As for the mentally challenged persons, they too are eligible for availing banking services. The Reserve Bank of India (RBI) has directed the banks to open such accounts with a guardianship certificate. Previously, the guardian in the case of a mentally retarded person was appointed under Mental Health Act. However, after repealing the Mental Health Act, the guardian for the mentally challenged persons is now to be appointed under The National Trust for Welfare of Persons with Autism, Cerebral Palsy, Mental Retardation and Multiple Disabilities Act, 1999. The Act empowers a Local Level Committee to appoint a guardian, to a person suffering from any of the conditions relating to autism, cerebral palsy, mental retardation or a combination of any two or more of such conditions and includes a person suffering from severe multiple disabilities.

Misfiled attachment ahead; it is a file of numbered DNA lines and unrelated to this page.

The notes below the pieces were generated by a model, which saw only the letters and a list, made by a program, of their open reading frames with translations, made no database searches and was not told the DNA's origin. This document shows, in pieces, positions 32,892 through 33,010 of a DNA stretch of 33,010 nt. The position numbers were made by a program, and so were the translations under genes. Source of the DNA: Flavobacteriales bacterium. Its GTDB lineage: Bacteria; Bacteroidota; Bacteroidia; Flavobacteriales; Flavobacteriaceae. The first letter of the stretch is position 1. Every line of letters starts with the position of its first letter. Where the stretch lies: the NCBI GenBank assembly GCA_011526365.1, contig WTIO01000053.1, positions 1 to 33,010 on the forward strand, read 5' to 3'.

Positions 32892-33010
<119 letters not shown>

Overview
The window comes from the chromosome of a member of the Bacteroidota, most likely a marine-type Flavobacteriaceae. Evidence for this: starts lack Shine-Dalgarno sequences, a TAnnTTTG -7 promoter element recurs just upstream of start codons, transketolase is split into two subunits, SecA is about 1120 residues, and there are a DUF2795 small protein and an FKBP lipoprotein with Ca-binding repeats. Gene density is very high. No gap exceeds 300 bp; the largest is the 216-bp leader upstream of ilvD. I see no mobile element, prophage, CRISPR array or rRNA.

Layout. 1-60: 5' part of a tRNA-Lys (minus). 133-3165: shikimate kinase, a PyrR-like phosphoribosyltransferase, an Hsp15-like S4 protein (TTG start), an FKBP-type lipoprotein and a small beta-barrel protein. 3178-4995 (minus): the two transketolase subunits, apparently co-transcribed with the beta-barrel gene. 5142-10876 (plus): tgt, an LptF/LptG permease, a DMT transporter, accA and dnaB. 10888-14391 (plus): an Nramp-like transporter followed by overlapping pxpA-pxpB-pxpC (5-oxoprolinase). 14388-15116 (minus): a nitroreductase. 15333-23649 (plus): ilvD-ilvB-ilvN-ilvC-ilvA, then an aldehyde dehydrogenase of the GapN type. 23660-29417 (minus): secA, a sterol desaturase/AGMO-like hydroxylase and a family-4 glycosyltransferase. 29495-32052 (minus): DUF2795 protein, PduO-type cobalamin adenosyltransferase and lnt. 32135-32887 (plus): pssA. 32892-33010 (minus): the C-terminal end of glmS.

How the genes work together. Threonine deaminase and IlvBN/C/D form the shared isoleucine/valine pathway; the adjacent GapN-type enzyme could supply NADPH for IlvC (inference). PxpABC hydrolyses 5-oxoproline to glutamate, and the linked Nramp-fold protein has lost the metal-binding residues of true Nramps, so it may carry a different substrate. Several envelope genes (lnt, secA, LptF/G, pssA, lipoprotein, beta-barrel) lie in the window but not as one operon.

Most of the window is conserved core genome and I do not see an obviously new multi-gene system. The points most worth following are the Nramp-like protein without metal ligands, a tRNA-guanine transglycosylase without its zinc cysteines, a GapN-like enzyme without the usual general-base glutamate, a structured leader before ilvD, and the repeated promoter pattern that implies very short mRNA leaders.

The accounts can be opened and operated by the legal guardian as long as he remains the legal guardian. Banks have been strictly advised to rely upon the guardianship certificate for opening and operating bank accounts.
The rules also envisage that whenever banks learn that one of their customers is incapable of operating the account due to mental incapacity, the operation in such a customer’s account would be immediately suspended. As per the law, a contract with the mentally unsound person is void ab initio. Banks, in such cases, rely upon the guardianship certificate.